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Competing for Projects: Consulting Firm Dos and Don’ts

There are better (and worse) ways for your consulting firm to react when you find yourself facing competition for an important project.

Sometimes your prospective clients make inexplicable decisions. For example, promoting Jimmy “Straight Line” Jameson to head of innovation, holding inter-departmental competitions on team unity day, and considering consulting firms other than yours for projects in your area of expertise.

In all likelihood you’ve eagerly led a prospective client through pre-proposal discovery* only to be surprised with the news that your prospect is discussing your project with multiple consulting firms.

Consulting Firm Dos and Dont’s
When Competing For Projects

Do: Focus on the client

Don’t: Worry about the competition

Fixating on competition won’t help your consulting firm win projects. Your competition isn’t important. Alas, your consulting firm isn’t so important either. Your prospect is important.

Devote your consulting firm’s energy to understanding your prospect’s needs and wants, and to nurturing a strong, trusting relationship with them.

Faced with a bake-off, many consulting firms will ask for additional time to demonstrate their whiz-bang approach.

You, however, will ask for time to interview each stakeholder in depth… and you’ll win the engagement.

Do: Respond Rapidly

Don’t: Strive for Perfection

When your consulting firm is offered a sole-source opportunity, you can slow down and spend extra time developing the absolutely perfect response to your client’s inquiries.

However, when you know you’re being evaluated against other consulting firms, squash the temptation to invest time into the “better than everyone else” communication to your prospect.

Rapid-response wins consulting projects. A solid, well-crafted answer delivered quickly will generally win more consulting clients than a superior answer delivered late.

Do: Excel

Don’t: Differentiate

As soon as consulting firms sniff competition in the mix, they start asking, “How can I differentiate myself from other consultants?” That’s a natural, understandable response. It’s also the wrong one.

Clients don’t want a different consultant, they want an excellent, credible, reliable solution.

Your consulting firm practically oozes excellence, credibility and reliability when you respond to inquiries with clear answers that directly reference your depth of expertise.

When prospects ask you how your consulting firms differs from competitors, respond, “Frankly, we’re not focused on whether or not we’re different from other firms. We’re focused on how to help you achieve your goal.” It’s hard to beat that!

Do: Reframe

Don’t: Be Attached

Reframing your prospect’s thinking is a surefire path to becoming the obvious choice for their consulting project.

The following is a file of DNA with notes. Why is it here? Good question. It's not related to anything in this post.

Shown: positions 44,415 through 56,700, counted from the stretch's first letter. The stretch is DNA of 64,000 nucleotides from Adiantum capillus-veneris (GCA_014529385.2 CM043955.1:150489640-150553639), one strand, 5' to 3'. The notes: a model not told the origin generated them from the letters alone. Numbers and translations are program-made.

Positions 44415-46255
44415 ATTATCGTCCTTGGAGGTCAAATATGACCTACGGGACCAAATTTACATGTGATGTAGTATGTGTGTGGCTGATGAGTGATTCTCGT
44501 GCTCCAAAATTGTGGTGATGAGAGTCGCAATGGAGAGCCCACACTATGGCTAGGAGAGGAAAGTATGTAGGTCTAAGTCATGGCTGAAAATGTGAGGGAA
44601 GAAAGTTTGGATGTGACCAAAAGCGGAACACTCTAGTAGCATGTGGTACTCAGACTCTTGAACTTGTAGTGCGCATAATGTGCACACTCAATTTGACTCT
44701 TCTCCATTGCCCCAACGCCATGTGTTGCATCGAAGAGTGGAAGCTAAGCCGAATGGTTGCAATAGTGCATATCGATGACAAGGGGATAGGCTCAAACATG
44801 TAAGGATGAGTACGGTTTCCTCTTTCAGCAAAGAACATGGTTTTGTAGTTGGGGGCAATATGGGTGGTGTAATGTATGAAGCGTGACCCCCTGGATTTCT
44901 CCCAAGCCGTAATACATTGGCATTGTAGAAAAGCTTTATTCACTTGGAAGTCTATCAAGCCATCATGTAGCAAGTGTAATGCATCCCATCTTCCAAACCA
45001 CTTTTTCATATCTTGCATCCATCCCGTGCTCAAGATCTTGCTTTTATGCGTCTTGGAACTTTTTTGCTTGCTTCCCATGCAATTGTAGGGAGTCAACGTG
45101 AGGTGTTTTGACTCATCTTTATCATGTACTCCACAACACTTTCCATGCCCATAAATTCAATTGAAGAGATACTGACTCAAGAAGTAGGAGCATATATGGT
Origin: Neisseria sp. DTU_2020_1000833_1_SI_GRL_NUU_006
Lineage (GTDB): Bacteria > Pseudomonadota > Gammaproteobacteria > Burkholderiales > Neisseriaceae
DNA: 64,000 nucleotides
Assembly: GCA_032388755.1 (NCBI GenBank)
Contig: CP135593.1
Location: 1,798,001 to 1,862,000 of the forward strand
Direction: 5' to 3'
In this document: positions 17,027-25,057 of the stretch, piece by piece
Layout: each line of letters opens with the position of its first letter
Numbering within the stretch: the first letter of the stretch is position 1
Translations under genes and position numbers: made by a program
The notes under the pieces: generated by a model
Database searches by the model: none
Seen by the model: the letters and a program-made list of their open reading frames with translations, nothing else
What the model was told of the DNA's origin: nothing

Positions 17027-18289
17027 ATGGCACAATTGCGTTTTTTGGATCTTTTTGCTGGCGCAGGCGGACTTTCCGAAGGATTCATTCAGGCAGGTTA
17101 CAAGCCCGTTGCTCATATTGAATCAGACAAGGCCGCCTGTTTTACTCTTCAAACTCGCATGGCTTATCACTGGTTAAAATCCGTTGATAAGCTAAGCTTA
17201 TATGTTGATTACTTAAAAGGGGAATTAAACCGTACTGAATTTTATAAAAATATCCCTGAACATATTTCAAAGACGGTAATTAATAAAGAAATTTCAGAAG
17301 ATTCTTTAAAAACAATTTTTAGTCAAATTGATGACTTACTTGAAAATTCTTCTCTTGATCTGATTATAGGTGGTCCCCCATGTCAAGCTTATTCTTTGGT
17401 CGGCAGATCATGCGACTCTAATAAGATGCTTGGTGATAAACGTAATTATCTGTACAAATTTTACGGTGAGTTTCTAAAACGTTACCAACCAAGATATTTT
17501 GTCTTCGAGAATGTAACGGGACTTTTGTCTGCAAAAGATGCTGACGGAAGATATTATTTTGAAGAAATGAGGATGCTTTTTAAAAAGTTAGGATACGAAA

Competition has nothing to do with it, though.

You reframe because altering your prospect’s perspective demonstrates your consulting firm’s deep knowledge while boosting the value of the project. Knocking other consulting firms out of the race is a delightful, side benefit.

However, remember consulting is about your client, not your consulting firm.* That means you may need to give up your reframe if your prospect doesn’t agree with your consulting firm’s point of view.

Astonishingly, another consulting firm’s perspective may be better than yours. Since you’re flexible, that’s no big deal. Remain equanimous no matter the outcome.

The four Dos and Don’ts above are just a starting point.

What else is on your Do/Don’t list when you’re facing competition for a consulting project?

  1. William J. Ryan
    October 18, 2023 at 7:46 am Reply

    It’s all about the connection, the relationship I have discovered. I was brought into a conversation recently as one of those “other” groups and it was because the client and I had a trusted connection. This came out when I went back to them and said I wasn’t the right person for the work being asked and their response was to not worry, they appreciated the candor and then they called me back to help them review and choose the consulting team to bring in! Invest in the people side, the project will come after.

    • David A. Fields
      October 18, 2023 at 8:21 am Reply

      Great case study, Bill, and your point is very well made. As you eloquently point out, when you attend to relationships, the projects will follow.

      Thank you for treating us to a great example, Bill.

  2. Larry
    October 18, 2023 at 8:11 am Reply

    What a great piece of thought leadership!! I wish it came out last month. Love this approach and I learned something!!

    • David A. Fields
      October 18, 2023 at 8:23 am Reply

      Apologies for missing your timing by a month, Larry! I appreciate the feedback and hope the information helps in the months ahead.

  3. Zac
    October 18, 2023 at 4:10 pm Reply

    I agree that being flexible is important. I’d add DON’T start dropping your fees/price.

    • David A. Fields
      October 18, 2023 at 4:30 pm Reply

      Excellent addition to the list, Zac. “Don’t: Lower Fees” should absolutely be on the list. Thank you for adding it.

  4. Tyler Mogavero
    October 27, 2023 at 4:58 pm Reply

    After reading my first article and the points made will consider a reaction going forward. Looking forward to the content!

    • David A. Fields
      October 29, 2023 at 11:16 am Reply

      Glad to have you joining in the conversations, Tyler!

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